“The Constitution is not just a matter of scholarly or legal debate; it is part of the way Americans live, and many of the available versions leave out the names of articles, sections, and clauses,” said Arnold. “This book does not tell readers what the Constitution ought to mean, but what it has meant. It is a place to begin to understand the U.S. Constitution, and a guide to answer basic questions that arise day to day, or in a classroom, or in the course of reading more in-depth books on the subject.”
About the Author
Andrew B. Arnold teaches Constitutional History at Kutztown University of Pennsylvania, as well as other courses. A specialist in U.S. labor and business history, his ongoing research focuses on the Gilded Age coal and railroad industries. Early in his career, he was asked to develop an advanced college-level course in Constitutional History. Frustrated by the lack of a basic, pocket-sized reference for his students, he wrote this book to help them gain a mastery of the Constitution as a document in itself.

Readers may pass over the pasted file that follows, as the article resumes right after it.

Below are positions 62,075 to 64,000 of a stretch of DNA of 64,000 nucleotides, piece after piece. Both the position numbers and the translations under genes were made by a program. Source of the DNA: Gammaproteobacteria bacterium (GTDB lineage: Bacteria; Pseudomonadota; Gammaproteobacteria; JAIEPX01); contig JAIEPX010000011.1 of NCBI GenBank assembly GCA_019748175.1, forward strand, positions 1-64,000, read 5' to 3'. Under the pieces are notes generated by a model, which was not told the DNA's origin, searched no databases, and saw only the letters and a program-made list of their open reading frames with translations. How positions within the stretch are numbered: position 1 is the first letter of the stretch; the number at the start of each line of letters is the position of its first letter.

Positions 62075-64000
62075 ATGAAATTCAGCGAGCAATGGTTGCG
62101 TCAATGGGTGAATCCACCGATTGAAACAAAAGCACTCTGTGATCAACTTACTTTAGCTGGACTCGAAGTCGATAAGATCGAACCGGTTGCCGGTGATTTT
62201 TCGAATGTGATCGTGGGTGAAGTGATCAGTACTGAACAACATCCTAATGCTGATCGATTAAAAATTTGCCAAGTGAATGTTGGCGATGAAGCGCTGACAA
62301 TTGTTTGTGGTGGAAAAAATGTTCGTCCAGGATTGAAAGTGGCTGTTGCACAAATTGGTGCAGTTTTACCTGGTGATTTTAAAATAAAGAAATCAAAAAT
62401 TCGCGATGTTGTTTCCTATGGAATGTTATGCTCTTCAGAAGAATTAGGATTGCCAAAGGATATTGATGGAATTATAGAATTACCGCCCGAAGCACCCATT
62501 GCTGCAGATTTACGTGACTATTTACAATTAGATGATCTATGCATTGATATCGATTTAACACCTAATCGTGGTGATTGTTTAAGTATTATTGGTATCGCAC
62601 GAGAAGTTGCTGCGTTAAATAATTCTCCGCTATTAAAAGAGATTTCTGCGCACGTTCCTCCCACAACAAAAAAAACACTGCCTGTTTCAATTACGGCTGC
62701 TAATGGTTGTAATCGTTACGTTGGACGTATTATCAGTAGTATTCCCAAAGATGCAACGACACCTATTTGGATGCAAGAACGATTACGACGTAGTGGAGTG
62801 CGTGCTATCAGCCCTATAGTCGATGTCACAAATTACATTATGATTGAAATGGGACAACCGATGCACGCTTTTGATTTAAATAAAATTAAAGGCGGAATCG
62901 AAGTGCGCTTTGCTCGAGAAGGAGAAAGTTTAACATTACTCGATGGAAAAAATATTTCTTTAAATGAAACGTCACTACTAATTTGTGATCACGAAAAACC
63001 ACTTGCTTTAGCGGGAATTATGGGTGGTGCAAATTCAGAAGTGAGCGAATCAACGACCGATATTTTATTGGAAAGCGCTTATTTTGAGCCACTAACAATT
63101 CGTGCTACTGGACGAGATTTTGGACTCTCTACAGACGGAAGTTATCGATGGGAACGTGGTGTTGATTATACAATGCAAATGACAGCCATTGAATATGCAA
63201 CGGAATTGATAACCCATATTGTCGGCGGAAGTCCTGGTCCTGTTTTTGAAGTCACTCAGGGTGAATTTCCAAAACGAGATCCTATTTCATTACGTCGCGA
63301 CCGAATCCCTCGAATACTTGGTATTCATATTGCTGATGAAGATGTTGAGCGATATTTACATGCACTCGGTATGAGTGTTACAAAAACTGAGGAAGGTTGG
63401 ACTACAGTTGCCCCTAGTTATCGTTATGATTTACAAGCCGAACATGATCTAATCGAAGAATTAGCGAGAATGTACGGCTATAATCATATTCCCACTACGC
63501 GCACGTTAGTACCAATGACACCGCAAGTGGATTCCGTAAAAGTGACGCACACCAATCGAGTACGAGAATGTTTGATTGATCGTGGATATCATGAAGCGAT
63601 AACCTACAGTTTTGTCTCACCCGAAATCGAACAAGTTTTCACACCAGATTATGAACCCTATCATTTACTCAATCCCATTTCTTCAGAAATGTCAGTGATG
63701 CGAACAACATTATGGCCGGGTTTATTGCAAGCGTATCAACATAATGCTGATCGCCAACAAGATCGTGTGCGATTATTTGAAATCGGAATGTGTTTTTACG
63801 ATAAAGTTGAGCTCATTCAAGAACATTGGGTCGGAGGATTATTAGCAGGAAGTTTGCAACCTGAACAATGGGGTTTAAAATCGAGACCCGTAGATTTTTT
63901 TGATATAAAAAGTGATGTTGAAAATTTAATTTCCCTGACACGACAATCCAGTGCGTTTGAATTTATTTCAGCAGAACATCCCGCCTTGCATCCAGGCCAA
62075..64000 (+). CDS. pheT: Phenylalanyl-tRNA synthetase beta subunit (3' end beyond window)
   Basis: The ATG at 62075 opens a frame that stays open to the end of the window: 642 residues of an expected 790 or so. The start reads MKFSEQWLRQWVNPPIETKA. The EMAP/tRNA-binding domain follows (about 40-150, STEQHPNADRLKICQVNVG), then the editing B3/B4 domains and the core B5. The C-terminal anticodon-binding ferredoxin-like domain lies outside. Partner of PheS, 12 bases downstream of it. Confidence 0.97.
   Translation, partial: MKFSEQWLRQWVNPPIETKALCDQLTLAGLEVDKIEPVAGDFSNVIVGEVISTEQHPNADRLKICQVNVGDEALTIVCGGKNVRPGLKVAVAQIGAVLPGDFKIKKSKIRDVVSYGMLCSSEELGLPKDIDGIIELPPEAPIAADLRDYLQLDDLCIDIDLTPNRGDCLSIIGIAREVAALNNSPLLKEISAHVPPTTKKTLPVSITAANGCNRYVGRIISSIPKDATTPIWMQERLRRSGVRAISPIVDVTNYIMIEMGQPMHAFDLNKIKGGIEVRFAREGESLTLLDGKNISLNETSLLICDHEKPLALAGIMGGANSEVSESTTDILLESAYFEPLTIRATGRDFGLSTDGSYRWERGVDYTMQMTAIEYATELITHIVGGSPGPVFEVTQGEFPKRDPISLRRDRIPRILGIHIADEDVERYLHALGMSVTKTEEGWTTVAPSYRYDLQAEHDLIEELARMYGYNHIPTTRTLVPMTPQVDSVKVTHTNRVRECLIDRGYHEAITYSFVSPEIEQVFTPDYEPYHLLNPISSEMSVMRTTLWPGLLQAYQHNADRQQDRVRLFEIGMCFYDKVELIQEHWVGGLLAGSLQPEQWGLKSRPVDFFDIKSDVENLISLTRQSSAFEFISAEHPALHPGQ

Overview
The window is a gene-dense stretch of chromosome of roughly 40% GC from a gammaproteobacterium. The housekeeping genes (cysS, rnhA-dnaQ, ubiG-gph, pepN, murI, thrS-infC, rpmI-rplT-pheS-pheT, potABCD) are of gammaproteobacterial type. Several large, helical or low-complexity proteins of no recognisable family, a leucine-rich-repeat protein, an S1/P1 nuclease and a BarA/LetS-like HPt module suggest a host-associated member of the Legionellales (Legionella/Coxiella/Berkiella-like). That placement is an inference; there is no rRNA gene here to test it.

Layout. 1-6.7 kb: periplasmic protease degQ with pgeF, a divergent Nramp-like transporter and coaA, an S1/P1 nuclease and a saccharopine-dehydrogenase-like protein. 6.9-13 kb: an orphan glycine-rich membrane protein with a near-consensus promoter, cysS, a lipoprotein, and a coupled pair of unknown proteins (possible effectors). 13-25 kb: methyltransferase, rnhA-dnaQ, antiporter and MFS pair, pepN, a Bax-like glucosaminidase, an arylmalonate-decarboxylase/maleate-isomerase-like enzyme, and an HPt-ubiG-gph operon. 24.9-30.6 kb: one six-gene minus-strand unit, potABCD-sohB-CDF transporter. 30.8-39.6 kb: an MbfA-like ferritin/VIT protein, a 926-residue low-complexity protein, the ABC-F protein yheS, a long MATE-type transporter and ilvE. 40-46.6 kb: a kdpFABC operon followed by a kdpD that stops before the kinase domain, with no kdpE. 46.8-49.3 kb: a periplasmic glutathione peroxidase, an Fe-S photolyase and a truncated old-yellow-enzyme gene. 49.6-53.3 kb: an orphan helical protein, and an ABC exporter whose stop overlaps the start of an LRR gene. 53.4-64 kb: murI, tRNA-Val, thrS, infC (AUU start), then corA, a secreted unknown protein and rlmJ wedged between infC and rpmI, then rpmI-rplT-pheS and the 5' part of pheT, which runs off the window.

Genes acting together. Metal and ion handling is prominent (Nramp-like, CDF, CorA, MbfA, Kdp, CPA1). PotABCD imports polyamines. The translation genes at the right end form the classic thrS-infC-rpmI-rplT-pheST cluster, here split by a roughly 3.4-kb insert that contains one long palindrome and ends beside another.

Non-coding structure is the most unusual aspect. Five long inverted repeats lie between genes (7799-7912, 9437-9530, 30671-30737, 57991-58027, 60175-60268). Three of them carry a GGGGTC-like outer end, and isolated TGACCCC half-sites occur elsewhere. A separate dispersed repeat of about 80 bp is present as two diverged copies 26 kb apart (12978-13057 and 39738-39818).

About Pearson Learning Solutions
Pearson Learning Solutions is a business unit within Pearson (NYSE: PSO) the world’s leading learning company. As an education partner and consultant to higher education institutions, Pearson Learning Solutions is committed to designing total, client-driven education solutions. We are a team of world-class education experts, instructional designers, curriculum development experts, education course writers, development editors and experienced textbook publishers. We tailor solutions to each institution’s individual needs, including off-the-shelf online, in-classroom or blended courses, or fully customized curriculum development. We also provide a range of technology tools and learning platforms to help students, faculty and institutions succeed. For more information, visit http://www.pearsonlearningsolutions.com/.
, Vocus PRW Holdings, LLC.
Vocus, PRWeb, and Publicity Wire are trademarks or registered trademarks of Vocus, Inc. or Vocus PRW Holdings, LLC.